13 While recent research suggests that MTurk samples are not representative of the national population, it also shows that they are more representative than many other convenience samples, such as college students (Berinsky, Huber and Lenz Reference Berinsky, Huber and Lenz2012), and can be very similar to the general public (Huff and Tingley Reference Huff and Tingley2015). See in the Supplementary Appendix A.

14 See in the Supplementary Appendix B contains a full discussion and evaluation of these measurement considerations.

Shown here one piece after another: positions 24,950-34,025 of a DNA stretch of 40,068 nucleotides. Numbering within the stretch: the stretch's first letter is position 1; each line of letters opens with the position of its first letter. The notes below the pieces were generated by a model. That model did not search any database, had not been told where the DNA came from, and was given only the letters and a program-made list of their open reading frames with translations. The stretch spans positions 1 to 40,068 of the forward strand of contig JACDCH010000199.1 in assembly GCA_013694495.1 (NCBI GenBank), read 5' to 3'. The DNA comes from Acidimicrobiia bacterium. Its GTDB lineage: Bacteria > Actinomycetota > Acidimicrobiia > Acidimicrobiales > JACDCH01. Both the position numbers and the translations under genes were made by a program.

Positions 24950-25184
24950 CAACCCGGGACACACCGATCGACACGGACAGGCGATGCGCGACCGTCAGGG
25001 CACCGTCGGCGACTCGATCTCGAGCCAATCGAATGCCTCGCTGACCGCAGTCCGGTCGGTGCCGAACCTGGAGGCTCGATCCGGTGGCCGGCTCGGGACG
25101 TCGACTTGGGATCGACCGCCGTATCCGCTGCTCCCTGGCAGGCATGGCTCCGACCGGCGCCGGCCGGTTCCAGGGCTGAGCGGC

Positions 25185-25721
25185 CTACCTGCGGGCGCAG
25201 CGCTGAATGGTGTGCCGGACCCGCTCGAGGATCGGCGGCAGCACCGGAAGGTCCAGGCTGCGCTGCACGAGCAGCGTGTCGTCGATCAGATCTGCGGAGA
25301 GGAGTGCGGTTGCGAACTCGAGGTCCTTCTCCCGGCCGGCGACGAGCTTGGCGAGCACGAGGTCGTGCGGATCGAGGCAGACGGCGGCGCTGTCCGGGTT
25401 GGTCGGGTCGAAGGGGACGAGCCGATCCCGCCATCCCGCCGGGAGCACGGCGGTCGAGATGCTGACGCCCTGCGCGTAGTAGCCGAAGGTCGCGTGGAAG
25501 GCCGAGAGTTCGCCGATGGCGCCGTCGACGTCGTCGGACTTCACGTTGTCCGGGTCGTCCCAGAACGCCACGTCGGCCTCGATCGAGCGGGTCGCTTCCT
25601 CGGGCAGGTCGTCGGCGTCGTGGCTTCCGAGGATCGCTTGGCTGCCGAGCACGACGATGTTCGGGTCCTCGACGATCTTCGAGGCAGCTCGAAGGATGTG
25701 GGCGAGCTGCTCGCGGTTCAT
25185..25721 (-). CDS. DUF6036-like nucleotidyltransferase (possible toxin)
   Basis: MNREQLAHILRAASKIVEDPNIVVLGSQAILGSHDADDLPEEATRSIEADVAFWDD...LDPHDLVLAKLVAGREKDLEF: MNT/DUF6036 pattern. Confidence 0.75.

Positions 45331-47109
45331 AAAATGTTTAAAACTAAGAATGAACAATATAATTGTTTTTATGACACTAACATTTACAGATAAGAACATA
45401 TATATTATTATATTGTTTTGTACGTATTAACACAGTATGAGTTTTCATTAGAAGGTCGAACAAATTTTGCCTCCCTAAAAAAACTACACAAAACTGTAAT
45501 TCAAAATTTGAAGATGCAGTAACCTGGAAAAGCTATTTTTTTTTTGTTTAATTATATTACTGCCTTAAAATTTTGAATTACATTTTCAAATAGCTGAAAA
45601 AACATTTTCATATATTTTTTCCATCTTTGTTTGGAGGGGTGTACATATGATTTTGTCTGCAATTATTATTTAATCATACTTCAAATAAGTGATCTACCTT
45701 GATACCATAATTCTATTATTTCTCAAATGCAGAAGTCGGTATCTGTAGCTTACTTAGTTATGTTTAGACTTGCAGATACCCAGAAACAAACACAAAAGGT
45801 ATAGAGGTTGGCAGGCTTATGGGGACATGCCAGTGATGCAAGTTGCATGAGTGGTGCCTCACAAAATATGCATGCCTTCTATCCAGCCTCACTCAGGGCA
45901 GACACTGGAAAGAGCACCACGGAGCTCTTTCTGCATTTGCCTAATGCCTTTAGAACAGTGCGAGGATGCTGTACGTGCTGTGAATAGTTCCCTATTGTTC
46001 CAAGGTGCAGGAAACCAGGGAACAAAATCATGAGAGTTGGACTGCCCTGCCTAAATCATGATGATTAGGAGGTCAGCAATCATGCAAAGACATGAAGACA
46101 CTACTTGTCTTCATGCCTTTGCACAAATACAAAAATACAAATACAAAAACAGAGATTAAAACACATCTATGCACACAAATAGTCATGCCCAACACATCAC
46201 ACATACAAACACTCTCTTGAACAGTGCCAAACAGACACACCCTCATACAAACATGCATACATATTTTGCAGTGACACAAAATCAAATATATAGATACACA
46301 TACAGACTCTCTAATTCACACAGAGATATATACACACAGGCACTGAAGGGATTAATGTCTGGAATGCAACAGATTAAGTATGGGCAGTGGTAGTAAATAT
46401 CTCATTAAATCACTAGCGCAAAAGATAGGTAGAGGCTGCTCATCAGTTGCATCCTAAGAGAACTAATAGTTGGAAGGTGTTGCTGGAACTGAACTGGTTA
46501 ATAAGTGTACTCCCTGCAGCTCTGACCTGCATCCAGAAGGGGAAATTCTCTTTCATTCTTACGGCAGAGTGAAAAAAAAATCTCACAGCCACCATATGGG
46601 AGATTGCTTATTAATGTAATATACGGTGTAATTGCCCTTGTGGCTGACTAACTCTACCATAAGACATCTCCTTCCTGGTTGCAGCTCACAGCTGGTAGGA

15 These results come from a multivariate regression with controls for respondents’ demographic and political characteristics (See Table C2). Figure D2 plots the marginal effects of the interaction term.

16 The full wording of the treatments is provided in the Supplementary Appendix A.

17 These results come from a multivariate regression with controls for respondents’ demographic and political characteristics (See Table C3). Figure D3 plots the marginal effects of the interaction term.

18 We thank an anonymous reviewer for this point.

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Figure 1. Experimental Results: CCES.

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Figure 2. Experimental Results: 2018 Mechanical Turk Sample.

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Figure 3. Experimental Results: 2019 Mechanical Turk Sample.